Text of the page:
The tour took our small group to her home, where we could observe family members churning out leather wallets, purses, and various other leather goods in a room that was once a living area. I was impressed with the energy, the interest in good design, and the intensity of all the workers. Their products are sold in a couple of the artisan shops in Oaxaca but part of the tour included the opportunity to purchase from Lucia directly, which most of us did. This is yet another way in which clients of En Vía benefit—I estimated that our group spent over US $100 within the few minutes available for shopping, a modest amount in US terms but significant for Lucia and her family.


Handmade leather goods for purchase in Lucia's living room.

Handmade leather goods for purchase in Lucia’s living room.

En Vía supports about 250 women at any given point, and they rotate the tours so that each woman can benefit from these direct, in-home purchases. Interestingly, Lucia is now partnering with other local craftspeople to incorporate embroidered fabrics into her products, thereby extending the impact of En Vía funding in this community even further.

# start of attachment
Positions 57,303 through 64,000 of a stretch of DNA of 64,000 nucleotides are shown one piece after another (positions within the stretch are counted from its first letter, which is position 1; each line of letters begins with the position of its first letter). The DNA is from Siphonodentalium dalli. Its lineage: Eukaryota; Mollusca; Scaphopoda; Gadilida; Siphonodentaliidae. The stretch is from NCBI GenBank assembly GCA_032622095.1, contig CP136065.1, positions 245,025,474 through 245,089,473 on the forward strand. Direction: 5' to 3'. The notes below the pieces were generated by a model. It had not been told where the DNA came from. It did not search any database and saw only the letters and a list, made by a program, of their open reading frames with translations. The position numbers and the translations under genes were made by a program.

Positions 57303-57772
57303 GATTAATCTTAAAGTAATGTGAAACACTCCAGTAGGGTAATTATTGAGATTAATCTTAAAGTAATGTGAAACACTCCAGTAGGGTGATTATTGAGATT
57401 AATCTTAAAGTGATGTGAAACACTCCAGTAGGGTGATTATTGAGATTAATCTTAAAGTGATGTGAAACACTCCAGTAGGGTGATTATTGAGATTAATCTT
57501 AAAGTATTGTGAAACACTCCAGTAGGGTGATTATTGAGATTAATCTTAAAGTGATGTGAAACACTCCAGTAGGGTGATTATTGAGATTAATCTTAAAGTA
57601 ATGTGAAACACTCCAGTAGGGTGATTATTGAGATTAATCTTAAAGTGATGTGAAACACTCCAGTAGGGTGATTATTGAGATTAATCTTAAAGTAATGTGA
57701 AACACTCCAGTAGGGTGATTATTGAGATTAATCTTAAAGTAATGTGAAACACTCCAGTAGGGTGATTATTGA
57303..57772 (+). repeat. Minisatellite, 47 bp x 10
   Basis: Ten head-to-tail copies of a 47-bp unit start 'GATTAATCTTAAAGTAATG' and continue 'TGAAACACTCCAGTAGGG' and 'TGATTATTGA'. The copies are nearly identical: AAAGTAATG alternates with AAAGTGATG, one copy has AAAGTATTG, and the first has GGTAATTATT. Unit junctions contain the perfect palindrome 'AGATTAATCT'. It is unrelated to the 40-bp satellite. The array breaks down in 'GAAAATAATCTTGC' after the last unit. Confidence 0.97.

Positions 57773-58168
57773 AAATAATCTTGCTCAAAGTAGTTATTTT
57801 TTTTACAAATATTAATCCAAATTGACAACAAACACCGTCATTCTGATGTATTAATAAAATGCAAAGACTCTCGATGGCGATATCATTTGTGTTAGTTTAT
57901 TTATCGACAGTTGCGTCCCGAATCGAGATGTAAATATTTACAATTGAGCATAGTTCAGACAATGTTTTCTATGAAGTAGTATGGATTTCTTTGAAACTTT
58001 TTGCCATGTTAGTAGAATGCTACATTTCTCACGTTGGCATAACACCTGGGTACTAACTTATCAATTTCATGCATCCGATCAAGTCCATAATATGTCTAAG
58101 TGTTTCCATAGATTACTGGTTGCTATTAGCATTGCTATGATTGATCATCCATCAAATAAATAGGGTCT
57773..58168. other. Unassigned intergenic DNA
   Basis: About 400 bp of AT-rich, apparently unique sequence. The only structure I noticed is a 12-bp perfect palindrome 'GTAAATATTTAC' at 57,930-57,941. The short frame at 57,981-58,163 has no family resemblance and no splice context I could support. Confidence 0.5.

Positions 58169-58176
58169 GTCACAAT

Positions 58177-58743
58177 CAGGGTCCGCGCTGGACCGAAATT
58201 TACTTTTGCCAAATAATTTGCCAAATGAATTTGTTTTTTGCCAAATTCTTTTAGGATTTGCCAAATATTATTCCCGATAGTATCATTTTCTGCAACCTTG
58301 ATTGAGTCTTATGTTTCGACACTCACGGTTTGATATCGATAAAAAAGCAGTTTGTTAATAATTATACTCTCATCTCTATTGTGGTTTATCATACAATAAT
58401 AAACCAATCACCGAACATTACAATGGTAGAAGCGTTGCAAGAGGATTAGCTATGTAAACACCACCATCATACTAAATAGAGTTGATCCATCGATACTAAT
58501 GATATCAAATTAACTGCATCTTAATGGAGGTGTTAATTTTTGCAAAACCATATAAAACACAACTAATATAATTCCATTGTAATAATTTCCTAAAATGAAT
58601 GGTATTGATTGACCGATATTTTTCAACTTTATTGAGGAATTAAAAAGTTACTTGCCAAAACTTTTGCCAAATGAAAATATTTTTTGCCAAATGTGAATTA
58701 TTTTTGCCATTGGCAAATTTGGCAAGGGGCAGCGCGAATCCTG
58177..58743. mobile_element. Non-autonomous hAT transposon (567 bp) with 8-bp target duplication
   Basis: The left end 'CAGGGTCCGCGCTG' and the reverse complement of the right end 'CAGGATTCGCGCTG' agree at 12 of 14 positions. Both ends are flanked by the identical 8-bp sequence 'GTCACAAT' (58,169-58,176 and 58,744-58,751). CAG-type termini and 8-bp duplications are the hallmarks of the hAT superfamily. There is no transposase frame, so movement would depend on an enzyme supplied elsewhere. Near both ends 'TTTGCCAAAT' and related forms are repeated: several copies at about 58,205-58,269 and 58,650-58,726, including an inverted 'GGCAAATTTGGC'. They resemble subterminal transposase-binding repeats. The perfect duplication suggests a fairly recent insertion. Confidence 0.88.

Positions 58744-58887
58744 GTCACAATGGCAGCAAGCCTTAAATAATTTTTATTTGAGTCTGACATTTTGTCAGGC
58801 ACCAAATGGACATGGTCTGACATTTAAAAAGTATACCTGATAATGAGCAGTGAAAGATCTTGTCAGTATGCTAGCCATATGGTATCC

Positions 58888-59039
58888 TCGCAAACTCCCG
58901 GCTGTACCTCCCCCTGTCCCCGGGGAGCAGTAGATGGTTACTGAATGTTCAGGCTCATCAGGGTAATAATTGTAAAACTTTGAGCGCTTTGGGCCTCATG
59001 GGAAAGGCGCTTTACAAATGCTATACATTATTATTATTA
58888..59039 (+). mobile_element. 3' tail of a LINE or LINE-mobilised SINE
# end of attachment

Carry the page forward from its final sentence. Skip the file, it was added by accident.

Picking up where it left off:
It isn’t surprising that En Vía has generous repayment terms for the loans. Clients are required to make modest installments every few weeks and with reasonable notice can forego a payment without penalty if necessary. The loan repayment rate is over 90 percent, and most women receive multiple loans in order to fully develop their businesses.

En Vía funds a wide range of businesses, and their goal is to make it possible for the women to be more prosperous while remaining in their home communities. My tour was perfect example: after the leatherwork business, we were taken to the home of a woman who cooks desserts and sells them in her local community. An initial microloan enabled her to purchase Tupperware containers for food storage.